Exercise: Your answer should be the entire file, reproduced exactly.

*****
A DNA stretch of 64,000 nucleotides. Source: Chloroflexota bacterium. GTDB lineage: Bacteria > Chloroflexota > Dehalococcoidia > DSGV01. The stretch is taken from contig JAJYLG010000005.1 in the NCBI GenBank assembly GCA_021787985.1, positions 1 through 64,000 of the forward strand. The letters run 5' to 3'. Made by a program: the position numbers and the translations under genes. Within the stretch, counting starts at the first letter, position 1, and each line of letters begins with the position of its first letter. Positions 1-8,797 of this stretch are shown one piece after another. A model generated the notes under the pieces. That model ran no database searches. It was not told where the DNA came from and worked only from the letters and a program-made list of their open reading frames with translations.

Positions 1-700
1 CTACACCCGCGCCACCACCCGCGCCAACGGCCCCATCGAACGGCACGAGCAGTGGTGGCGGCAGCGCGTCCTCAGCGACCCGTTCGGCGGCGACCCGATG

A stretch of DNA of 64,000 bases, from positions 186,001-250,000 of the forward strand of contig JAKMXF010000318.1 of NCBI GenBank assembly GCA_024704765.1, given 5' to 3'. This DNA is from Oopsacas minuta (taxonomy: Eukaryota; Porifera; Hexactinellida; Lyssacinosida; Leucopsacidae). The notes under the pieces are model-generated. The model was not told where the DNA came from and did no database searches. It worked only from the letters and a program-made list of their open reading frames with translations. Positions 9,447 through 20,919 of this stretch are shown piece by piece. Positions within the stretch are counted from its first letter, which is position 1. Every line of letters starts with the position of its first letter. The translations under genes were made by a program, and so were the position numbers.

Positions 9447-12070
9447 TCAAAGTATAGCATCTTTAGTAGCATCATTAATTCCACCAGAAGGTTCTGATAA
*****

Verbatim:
A DNA stretch of 64,000 nucleotides. Source: Chloroflexota bacterium. GTDB lineage: Bacteria > Chloroflexota > Dehalococcoidia > DSGV01. The stretch is taken from contig JAJYLG010000005.1 in the NCBI GenBank assembly GCA_021787985.1, positions 1 through 64,000 of the forward strand. The letters run 5' to 3'. Made by a program: the position numbers and the translations under genes. Within the stretch, counting starts at the first letter, position 1, and each line of letters begins with the position of its first letter. Positions 1-8,797 of this stretch are shown one piece after another. A model generated the notes under the pieces. That model ran no database searches. It was not told where the DNA came from and worked only from the letters and a program-made list of their open reading frames with translations.

Positions 1-700
1 CTACACCCGCGCCACCACCCGCGCCAACGGCCCCATCGAACGGCACGAGCAGTGGTGGCGGCAGCGCGTCCTCAGCGACCCGTTCGGCGGCGACCCGATG

A stretch of DNA of 64,000 bases, from positions 186,001-250,000 of the forward strand of contig JAKMXF010000318.1 of NCBI GenBank assembly GCA_024704765.1, given 5' to 3'. This DNA is from Oopsacas minuta (taxonomy: Eukaryota; Porifera; Hexactinellida; Lyssacinosida; Leucopsacidae). The notes under the pieces are model-generated. The model was not told where the DNA came from and did no database searches. It worked only from the letters and a program-made list of their open reading frames with translations. Positions 9,447 through 20,919 of this stretch are shown piece by piece. Positions within the stretch are counted from its first letter, which is position 1. Every line of letters starts with the position of its first letter. The translations under genes were made by a program, and so were the position numbers.

Positions 9447-12070
9447 TCAAAGTATAGCATCTTTAGTAGCATCATTAATTCCACCAGAAGGTTCTGATAA